Julia Gillard needs to take foreign policy emphasis away from China and undo the damage of the Rudd government era, while focusing on other nations in the South East Asia region, says a foreign affairs expert. And another says that the federal government needs to offer a “grand gesture” — possibly the sale of uranium — to ensure closer ties with India.

Gillard has spent the last few days rubbing shoulders with regional partners at the East Asia Summit, where, amongst other initiatives, she has been gauging support for a regional approach to asylum seekers. All eyes have been on the Prime Minister’s performance at the summit, after she commented during her first overseas trip to Europe a month ago that “foreign policy is not my passion”.

John Lee, a research fellow in foreign policy at the Centre for International Studies, says that while Gillard won’t be haunted domestically by those remarks, they “will lessen her standing in the region.”

“It is way too early to tell, but the early indications are that she will do as little as possible in foreign policy terms,” Lee told Crikey. “She seems to have taken the attitude that foreign policy successes will not earn votes but foreign policy mistakes might lose them.”

China should not be the primary focus of foreign policy like it was under former prime minister Kevin Rudd, said Lee, instead there should be deepening security relationships with countries such as Japan, South Korea, Singapore and India, “whilst taking advantage of economic opportunities presented by events such as China’s rise.”

“[Gillard] is much less ambitious than Rudd but also less prone to policy, political and execution mistakes than the former PM. She may not achieve much but she will also not be as damaging as Rudd was in this area.”

Professor Andrew MacIntyre, Dean of ANU College of Asia & the Pacific, says that, despite an “early, conspicuous misstep” over the establishment of an asylum seeker processing centre in East Timor, Gillard has showed a solid, safe pair of hands in dealing with the South-East Asia region, “without any particular razzle-dazzle”.

Furthermore, she should only be damaged “rhetorically, not substantively” by her comments on foreign policy.

“Many leaders don’t have foreign policy as their strong suit — at least to begin with,” MacIntyre told Crikey. “I would say that was true of Howard, for instance. But he also grew to become more comfortable and engaged with it. She may well too.”

Good foreign policy in South East Asia involves maintaining a productive relationship with nations like Indonesia, says MacIntyre. “And also working with countries that either can give us trouble [eg. Singapore or sometimes Malaysia] and also working with emerging new “allies” or like-minded players [e.g. Vietnam]. ASEAN cohesiveness is also a wild card factor.”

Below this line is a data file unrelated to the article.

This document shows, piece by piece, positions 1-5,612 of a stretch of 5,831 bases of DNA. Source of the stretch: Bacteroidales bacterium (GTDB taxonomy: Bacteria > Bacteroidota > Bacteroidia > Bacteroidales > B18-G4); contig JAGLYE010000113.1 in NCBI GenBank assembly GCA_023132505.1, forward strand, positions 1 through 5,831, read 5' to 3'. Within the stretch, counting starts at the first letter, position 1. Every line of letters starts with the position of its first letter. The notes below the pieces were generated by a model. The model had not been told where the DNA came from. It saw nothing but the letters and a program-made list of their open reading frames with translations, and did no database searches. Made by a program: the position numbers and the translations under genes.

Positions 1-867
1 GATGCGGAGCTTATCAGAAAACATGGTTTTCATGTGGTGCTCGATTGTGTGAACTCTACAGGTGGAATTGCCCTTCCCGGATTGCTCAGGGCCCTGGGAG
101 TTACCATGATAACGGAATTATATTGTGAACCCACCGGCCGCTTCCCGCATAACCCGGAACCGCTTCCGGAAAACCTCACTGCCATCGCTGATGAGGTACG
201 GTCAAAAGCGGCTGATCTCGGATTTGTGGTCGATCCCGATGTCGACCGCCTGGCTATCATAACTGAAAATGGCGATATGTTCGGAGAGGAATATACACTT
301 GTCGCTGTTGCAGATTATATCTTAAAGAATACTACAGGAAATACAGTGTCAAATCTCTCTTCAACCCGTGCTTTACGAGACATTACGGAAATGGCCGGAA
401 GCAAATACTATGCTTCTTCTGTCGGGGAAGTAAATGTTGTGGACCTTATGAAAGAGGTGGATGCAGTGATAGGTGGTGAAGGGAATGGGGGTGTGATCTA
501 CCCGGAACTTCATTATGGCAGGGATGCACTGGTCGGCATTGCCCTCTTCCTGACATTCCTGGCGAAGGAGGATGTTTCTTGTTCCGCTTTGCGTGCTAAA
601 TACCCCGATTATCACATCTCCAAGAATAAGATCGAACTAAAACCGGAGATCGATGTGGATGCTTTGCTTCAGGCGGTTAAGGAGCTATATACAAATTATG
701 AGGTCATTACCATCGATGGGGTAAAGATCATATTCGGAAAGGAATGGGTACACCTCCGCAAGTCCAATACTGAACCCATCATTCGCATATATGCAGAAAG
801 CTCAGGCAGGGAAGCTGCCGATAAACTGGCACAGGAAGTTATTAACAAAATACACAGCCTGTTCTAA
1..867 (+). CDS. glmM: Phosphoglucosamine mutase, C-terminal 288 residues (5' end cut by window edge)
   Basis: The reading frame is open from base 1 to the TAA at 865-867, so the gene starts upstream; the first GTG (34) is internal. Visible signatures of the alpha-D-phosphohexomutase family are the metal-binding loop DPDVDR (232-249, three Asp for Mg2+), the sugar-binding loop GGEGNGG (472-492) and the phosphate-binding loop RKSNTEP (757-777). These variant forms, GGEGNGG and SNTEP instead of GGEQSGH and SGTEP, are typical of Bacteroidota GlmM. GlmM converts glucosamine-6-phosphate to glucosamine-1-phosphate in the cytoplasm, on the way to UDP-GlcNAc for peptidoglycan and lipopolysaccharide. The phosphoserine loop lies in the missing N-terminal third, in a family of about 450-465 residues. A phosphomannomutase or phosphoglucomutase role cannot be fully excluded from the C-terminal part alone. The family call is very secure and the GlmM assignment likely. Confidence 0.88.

Dr Auriol Weigold, visiting fellow at the University of Canberra and an expert on the Australia-India relationship, says that Gillard should look to promote a strategic partnership between the two nations, “that is more that the expansion of economic links and affirmation of cooperation.”

“Ensuring a “good” relationship with India will probably need a grand gesture that has meaning for India and indicates Australia’s wish to be a partner at a strategic level,” Weigold told Crikey. “Given India’s global attraction as a nuclear commerce and energy trading partner since the near-finalisation of the Indo-US Nuclear Agreement, such a grand gesture by Australia might be selling uranium to India, or reviving the quadrilateral discussions, both abandoned when the Rudd Government took office.”

Fergus Hanson, research fellow at the Lowy Institute, says that it will be interesting to see how Gillard uses foreign policy to tackle climate change and whether she departs from Rudd’s international approach.

“In terms of the dynamics between Rudd and Gillard, Rudd is still very interested in foreign affairs,” said Hanson. “It’s going to be a competitive space but it works reasonably well at the moment. With the current state of parliament, she is going to have to concentrate on domestic issues and won’t have a lot of time to attend meetings overseas.”

With Rudd keeping a close eye on foreign policy development as foreign affairs minister under the Gillard government, John Lee says that there are lessons to be taken from the work of former prime ministers in Asia:

“Both Howard and Hawke in the modern context eventually formed sound policies in the region — pursuing economic integration and opportunities whilst hedging by strengthening the alliance with the US and other partners such as Japan and Singapore at the same time. They worked with regional partners to achieve better policies – they didn’t try to talk over the region as Keating and Rudd attempted to do.”

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Peter Fray
Peter Fray
Editor-in-chief of Crikey
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